One of the emerging trends in Family Law is the use of Alternative Dispute Resolution, or ADR. ADR arose from dissatisfaction among judges and lawyers regarding the length of time it took to resolve many Family Court cases and the types of resolutions that were had. The ever increasing demand for court time overwhelmed dockets and judges, meaning that parties were waiting months or years to get a resolution of their cases. When the time for those resolutions came, judges were forced to make decisions based upon the limited information that could be brought out on the witness stand. These results were dissatisfying to all involved in the action. As a result, South Carolina adopted a form of ADR called mediation to address these problems.
Mediation is a process whereby the parties (husband and wife or parents most typically) will meet with a neutral third party called a mediator. With the mediator’s assistance, the parties themselves attempt to resolve their differences through negotiation. More often than not, the attorney for each party will also participate in the process. The mediator’s role is not to make any decision regarding the parties’ disputes; rather, the mediator is there to help the parties work thru their differences by exploring all possible options (especially ones the parties may not have thought of). Many cases settle during mediation and the process allows the parties to maintain complete control over their disputes as opposed to submitting the matter to the Court. Through mediation, the parties can often accomplish and craft agreements that the Court would not be able to put in place.
Because the parties are the key players in any mediation, the outcomes are personal to them and based upon all the information they know. This is a stark contrast to an order handed down by a judge with limited knowledge. Successful mediation therefore tends to be more satisfying and meaningful to all parties involved.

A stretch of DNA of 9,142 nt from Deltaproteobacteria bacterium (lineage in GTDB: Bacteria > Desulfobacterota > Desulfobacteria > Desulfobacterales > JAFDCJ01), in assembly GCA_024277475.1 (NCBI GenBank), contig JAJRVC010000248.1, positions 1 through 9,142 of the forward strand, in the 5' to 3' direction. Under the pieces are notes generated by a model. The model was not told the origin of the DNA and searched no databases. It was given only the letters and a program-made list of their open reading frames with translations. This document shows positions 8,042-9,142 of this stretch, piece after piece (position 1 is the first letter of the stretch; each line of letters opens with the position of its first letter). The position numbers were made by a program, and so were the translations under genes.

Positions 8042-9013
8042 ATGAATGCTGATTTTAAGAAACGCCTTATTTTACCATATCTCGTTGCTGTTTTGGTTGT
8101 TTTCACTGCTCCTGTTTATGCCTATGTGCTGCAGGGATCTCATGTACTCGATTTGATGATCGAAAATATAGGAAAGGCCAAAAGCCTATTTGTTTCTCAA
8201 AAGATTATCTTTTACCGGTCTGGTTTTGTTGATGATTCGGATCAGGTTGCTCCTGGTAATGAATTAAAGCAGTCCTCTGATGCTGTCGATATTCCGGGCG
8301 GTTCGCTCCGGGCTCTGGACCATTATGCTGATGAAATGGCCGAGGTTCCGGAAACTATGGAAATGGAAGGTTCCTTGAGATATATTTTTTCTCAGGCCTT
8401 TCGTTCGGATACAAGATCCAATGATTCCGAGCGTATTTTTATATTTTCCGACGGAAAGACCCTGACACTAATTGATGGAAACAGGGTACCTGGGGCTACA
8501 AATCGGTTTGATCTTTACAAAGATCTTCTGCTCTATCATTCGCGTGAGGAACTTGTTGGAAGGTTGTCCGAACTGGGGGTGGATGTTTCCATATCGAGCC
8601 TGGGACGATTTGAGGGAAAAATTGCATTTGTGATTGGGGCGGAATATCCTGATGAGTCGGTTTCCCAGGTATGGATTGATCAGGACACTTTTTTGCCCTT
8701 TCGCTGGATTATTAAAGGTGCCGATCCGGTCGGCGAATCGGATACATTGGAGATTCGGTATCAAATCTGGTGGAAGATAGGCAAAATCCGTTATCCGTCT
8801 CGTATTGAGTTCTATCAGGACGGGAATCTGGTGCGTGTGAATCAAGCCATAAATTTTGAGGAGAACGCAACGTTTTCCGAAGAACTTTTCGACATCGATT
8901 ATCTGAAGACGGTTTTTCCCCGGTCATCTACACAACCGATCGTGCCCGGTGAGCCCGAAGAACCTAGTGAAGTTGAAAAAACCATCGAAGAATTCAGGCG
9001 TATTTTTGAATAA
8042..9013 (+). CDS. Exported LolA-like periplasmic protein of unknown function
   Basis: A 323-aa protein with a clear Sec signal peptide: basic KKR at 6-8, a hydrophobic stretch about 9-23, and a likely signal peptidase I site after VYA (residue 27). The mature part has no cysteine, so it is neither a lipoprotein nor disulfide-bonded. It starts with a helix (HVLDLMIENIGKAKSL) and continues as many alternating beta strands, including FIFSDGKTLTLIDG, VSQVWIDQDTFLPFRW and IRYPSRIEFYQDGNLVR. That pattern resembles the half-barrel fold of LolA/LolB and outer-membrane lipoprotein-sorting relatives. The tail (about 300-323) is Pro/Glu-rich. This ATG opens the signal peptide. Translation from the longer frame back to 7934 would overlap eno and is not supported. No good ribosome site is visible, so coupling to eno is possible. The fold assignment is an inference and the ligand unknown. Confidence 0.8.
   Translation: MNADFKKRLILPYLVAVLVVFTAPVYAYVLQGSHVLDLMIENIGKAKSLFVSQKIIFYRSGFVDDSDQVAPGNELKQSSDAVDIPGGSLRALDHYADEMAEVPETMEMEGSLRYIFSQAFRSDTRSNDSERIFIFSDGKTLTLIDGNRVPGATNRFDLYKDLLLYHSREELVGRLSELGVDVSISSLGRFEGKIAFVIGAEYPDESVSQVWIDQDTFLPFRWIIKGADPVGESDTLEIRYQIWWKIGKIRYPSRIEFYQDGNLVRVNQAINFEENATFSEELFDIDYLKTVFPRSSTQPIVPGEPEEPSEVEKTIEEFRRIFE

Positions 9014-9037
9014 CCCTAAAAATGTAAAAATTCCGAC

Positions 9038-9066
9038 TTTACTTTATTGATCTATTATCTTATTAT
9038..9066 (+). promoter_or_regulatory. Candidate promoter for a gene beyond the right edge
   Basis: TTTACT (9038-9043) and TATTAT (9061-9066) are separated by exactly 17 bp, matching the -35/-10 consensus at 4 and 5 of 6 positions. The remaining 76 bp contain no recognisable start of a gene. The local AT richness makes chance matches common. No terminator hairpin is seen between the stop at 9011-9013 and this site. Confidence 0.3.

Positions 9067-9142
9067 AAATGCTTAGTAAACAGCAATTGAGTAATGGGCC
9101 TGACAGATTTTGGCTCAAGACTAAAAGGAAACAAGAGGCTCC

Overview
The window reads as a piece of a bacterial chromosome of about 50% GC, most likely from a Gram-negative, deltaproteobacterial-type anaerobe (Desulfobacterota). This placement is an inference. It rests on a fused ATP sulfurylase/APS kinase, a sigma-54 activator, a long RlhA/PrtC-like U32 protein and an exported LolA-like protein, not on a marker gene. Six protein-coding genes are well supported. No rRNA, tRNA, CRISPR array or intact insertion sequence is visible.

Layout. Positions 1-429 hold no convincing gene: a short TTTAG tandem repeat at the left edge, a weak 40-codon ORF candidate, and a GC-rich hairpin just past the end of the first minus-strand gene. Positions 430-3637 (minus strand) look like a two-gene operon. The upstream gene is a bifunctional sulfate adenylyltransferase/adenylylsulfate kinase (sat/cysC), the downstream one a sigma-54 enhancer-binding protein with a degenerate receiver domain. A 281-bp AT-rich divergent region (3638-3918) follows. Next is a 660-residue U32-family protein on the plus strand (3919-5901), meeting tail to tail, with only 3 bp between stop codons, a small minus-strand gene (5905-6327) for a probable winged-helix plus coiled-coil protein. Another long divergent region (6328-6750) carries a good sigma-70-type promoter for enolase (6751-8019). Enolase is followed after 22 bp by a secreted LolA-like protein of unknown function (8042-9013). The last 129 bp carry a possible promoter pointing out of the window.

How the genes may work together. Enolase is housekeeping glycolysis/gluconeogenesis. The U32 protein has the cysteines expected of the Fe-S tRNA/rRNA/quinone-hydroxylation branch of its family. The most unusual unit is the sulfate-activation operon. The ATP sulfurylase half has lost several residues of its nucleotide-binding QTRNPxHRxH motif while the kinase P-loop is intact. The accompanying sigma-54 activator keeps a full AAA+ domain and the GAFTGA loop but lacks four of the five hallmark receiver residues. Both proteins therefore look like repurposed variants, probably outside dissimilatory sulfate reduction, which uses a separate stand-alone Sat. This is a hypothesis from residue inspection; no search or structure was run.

All information obtained during mediation is confidential and the mediator cannot disclose confidential information which either party requests to remain undisclosed. Because it is confidential, nothing is at risk, and the parties are free to explore every option. Given this, it is crucial to have an attorney who is well versed in the mediation process to help prepare and advise you thru this process.
Mediation is now mandatory in many counties in South Carolina and North Carolina. In South Carolina, mediated agreements still need to be approved by the Court in most instances and the Court will generally approve mediated agreements even if the Court could not otherwise order the same agreement reached by the parties.
Our attorneys have years of experience with the mediation process. Mr. Tucker and Mr. Lemel have both received training by the State of South Carolina to be mediators. Both are sought out by other attorneys in the community to serve as mediators in cases based upon their experience and knowledge. Our firm has readily adapted to the emergence of mediation and is comfortable both advising our clients and conducting mediations.